For most of the time I’ve worked in politics, the political environment was pretty much baked-in by Labor Day. In the final two months of a campaign, candidates could fight around the edges, running against the tide, with a tide or battling out a more neutral political atmosphere. In 2014, that rule changed. Democrats seemed to be doing okay for a mid-term election in the midst of a Democratic president’s second term in office. They certainly weren’t facing headwinds like Republicans under Bush in 2006.  

Here in North Carolina, Senator Kay Hagan controlled the narrative, fighting off a challenge from then-House Speaker Thom Tillis. She held a small but steady lead throughout the summer and into September. Then, ISIS started releasing videos of beheadings of American and western journalists. An Eboloa outbreak in Africa suddenly seemed to be out of control as people in the U.S. contracted the disease.

The two incidences set off a panic and criticism of the Obama administration. Republicans called for banning flights from Africa, as if it were a single country, not a the largest continent in the world. People questioned Obama’s Middle East strategy that had apparently left a vacuum that was filled with a new and even more deadly breed of Islamic terrorists. Closing our borders became a bigger deal than our health care. Within just a few weeks, the political environment shifted from slightly favoring Republicans to what looked like a wave similar to the 2010 election that had wiped out Democrats nationally.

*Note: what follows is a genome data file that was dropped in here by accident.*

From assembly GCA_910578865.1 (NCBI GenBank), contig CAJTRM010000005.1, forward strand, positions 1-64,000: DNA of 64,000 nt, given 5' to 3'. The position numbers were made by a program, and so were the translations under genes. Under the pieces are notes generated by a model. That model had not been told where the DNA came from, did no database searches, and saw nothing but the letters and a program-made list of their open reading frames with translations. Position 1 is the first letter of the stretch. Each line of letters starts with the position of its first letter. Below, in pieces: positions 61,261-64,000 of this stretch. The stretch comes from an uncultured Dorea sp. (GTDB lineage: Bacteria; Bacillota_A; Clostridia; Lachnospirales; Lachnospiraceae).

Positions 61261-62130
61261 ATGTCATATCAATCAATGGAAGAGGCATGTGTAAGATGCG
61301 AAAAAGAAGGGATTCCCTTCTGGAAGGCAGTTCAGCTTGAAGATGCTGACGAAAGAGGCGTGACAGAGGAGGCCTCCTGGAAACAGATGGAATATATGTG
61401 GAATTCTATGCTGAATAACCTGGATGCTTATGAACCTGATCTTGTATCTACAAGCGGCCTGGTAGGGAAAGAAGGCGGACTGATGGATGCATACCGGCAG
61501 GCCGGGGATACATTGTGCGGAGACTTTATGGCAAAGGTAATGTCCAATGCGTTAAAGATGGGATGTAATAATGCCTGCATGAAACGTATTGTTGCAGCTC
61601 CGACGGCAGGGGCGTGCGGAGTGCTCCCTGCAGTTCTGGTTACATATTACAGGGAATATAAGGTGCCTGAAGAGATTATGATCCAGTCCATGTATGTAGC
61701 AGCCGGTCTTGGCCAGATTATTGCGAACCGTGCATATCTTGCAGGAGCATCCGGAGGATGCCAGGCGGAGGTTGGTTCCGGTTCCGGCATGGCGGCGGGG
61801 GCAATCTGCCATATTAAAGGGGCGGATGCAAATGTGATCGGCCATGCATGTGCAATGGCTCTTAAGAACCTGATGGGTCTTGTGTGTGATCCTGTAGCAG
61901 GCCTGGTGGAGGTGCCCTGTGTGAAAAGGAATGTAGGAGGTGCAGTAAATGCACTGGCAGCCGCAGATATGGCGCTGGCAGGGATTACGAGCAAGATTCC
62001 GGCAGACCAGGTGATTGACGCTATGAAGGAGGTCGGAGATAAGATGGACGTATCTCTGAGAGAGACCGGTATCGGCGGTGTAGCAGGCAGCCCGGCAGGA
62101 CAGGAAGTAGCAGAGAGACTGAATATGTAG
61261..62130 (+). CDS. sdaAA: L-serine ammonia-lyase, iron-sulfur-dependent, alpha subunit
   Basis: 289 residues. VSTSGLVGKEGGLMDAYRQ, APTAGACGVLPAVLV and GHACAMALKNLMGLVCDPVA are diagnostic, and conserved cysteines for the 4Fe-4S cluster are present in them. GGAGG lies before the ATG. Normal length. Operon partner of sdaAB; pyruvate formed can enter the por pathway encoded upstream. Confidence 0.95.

In 2016, a similar phenomenon occurred. Hillary Clinton seemed to be heading to victory despite a flawed campaign and relatively high negatives. She clearly won the debates and Trump looked uninformed and a bit comical. Then, James Comey dropped his letter to Congress re-opening the investigation into Clinton’s emails and abruptly changed the trajectory of the race.

As Nate Silver of 538 wrote a few months later, “At a maximum, it might have shifted the race by 3 or 4 percentage points toward Donald Trump, swinging Michigan, Pennsylvania, Wisconsin and Florida to him, perhaps along with North Carolina and Arizona. At a minimum, its impact might have been only a percentage point or so. Still, because Clinton lost Michigan, Pennsylvania and Wisconsin by less than 1 point, the letter was probably enough to change the outcome of the Electoral College.” In other words, events during the final week of the campaign can change the election result.

Not that long ago, the quick shift in attention and emphasis would not have been possible. Information reached people in newspapers that were delivered once or twice a day. The evening news just ran once. Today, the 24 hour news cycle allows pundits to obsess over events round the clock and social media keeps the minutia of politics constantly in front of people throughout the day. Everything is now BREAKING NEWS.

So as we head into the final 90 days of the election, the political environment heavily favors Democrats. Coronavirus and race relations still dominate the news cycles. Additional outbreaks threaten to shut down the economy in states across the nation. However, voters still trust Trump on the economy more than Biden and if the loss of jobs and the rising cost of food becomes more scary than the disease, then the environment could shift quickly again. A lead in early September could evaporate in late October and we are in notoriously unstable times. Nobody should be complacent.

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